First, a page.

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Thread: Clydesdale Rims

  1. #1
    "Big old guy"
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    Clydesdale Rims

    I have just read the great responses from people below on which hub to use. I too decided on XTs (I found some older models which are said to be stonger). It was nice that Sheldon Brown confirmed my choice.

    Now I have to decide on rims. I'm a very heavy/tall rider (295, 6'5") who is building up a touring bike on 700 rims. I have used Suns in the past with good results (Rynos and Ryno Lites) on a MTB bike. The Velocity name keeps coming up, but a wheel builder guy I know does not like the lack of eyelets.

    Any ideas? Thanks for the great advice.

  2. #2
    Small Member maddmaxx's Avatar
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    A deep v section double wall rim will provide more strength. The velocity rim is such a rim and highly regarded for clydes. The Mavic CXP33 would be a good choice with eyelets.

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    Senior Member Ziemas's Avatar
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    Mavic A719 are wonderful rims. I have them laced to XT hubs. While I don't weight as much as you, I regularly bomb down cobblestone streets with them, with a heavy load in my panniers. They have stayed true.

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    +1 for mavic A719 36H rims and XT or LX hubs. Im 240 and have had a set for 2 years and no failures with lots of gravel roads and numerous potholes. Its a very stout set-up.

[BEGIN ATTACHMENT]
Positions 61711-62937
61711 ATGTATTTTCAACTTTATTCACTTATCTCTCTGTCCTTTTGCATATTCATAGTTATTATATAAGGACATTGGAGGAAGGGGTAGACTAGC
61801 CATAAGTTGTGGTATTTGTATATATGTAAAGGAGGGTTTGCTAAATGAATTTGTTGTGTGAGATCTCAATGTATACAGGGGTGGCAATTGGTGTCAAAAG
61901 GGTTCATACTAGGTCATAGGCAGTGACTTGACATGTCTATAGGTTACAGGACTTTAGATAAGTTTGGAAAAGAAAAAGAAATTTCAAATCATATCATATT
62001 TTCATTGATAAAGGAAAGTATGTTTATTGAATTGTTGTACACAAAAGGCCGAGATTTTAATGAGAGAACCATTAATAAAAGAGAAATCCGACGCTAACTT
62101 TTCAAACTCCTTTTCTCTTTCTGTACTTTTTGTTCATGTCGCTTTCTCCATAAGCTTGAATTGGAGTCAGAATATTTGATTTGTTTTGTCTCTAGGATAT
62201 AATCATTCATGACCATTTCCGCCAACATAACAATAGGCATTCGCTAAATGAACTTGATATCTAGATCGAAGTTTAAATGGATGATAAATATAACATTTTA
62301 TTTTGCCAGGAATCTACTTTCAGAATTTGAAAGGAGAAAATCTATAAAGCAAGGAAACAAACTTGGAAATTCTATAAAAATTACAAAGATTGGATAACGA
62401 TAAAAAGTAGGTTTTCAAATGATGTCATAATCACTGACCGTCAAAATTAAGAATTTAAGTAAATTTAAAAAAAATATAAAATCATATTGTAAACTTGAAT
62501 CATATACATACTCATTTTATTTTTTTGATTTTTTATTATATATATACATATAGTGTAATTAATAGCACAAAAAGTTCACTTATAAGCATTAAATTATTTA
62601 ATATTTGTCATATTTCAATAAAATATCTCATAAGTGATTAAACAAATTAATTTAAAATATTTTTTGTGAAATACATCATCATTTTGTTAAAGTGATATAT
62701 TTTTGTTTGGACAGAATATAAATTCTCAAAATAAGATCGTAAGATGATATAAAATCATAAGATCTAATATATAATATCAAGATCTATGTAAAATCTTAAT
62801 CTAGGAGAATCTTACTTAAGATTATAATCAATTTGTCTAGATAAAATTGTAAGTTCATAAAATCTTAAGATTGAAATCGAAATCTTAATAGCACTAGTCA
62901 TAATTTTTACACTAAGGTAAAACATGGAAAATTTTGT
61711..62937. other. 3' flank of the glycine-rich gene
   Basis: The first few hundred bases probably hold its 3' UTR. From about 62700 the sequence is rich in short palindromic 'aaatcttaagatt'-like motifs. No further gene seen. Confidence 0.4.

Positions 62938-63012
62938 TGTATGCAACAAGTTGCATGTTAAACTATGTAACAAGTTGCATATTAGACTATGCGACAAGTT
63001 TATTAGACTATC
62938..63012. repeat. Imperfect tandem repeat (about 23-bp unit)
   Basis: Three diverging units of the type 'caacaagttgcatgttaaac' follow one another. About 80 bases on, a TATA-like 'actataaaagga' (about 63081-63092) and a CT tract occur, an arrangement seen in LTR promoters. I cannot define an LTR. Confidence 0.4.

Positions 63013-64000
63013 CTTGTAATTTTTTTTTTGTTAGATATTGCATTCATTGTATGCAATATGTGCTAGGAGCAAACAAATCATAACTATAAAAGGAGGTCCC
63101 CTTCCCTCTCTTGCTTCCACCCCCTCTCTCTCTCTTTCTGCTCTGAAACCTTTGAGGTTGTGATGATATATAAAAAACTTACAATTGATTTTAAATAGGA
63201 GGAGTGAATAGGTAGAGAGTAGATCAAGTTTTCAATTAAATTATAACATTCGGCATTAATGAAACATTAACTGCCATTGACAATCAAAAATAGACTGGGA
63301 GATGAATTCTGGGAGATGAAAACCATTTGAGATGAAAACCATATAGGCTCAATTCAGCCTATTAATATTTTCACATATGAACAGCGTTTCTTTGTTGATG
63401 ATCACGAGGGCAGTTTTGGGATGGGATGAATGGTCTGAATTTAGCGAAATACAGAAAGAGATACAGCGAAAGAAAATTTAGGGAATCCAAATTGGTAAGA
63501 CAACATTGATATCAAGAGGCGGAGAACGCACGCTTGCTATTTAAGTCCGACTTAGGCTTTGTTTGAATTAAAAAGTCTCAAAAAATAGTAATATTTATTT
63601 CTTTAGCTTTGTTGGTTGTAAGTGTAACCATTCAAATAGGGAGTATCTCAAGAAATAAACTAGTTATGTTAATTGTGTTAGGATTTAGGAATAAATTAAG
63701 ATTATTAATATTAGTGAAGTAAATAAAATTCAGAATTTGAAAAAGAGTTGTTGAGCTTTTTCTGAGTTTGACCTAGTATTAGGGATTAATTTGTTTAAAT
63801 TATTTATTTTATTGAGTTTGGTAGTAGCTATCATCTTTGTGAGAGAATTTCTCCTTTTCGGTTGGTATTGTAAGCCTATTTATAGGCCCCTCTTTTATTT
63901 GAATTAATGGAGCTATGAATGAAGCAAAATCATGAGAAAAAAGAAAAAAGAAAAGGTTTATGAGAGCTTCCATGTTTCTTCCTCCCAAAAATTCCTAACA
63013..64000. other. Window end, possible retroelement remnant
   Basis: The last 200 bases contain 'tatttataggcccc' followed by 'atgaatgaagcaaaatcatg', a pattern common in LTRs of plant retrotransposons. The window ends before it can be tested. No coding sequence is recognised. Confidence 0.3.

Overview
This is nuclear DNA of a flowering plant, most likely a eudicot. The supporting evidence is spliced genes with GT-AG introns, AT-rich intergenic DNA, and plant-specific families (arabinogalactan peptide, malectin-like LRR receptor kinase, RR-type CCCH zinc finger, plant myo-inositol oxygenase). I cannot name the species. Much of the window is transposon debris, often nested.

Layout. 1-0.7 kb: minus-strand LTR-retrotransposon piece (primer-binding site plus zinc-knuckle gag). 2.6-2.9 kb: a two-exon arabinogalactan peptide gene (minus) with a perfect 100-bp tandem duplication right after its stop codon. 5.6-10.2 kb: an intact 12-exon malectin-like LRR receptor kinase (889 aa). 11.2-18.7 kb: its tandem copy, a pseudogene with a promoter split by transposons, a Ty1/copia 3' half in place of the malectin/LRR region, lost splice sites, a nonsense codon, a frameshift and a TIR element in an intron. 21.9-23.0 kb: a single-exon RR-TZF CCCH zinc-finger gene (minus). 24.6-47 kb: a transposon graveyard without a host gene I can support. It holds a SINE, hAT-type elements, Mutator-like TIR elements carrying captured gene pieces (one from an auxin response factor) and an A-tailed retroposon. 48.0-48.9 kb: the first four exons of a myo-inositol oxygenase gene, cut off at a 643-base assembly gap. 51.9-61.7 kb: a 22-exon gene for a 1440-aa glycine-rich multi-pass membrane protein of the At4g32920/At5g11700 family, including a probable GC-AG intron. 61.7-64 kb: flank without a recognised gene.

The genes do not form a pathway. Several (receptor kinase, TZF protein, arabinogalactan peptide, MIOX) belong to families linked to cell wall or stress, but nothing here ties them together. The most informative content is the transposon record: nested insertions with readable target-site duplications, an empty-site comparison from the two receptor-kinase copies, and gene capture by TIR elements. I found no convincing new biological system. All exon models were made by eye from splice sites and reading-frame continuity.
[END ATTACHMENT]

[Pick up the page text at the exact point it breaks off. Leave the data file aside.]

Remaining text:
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    Senior Member late's Avatar
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    Hi,
    I am a fellow CLydesdale. I have been using CXP33 rims for the last few years.
    They are a GREAT training and lite touring rim. I have been using them with 27c tires. They aren't really intended to be used with tires larger than that.

    So... I have decided I want to try larger tires, and that means a wider rim.
    I am going to be trying some Ambrosio rims, no reason really. I would suggest to you to get one of the Mavic touring rims. If you haven't got the hubs already, go with 36 spokes.

  6. #6
    Gone, but not forgotten Sheldon Brown's Avatar
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    Quote Originally Posted by hoss10
    I have just read the great responses from people below on which hub to use. I too decided on XTs (I found some older models which are said to be stonger). It was nice that Sheldon Brown confirmed my choice.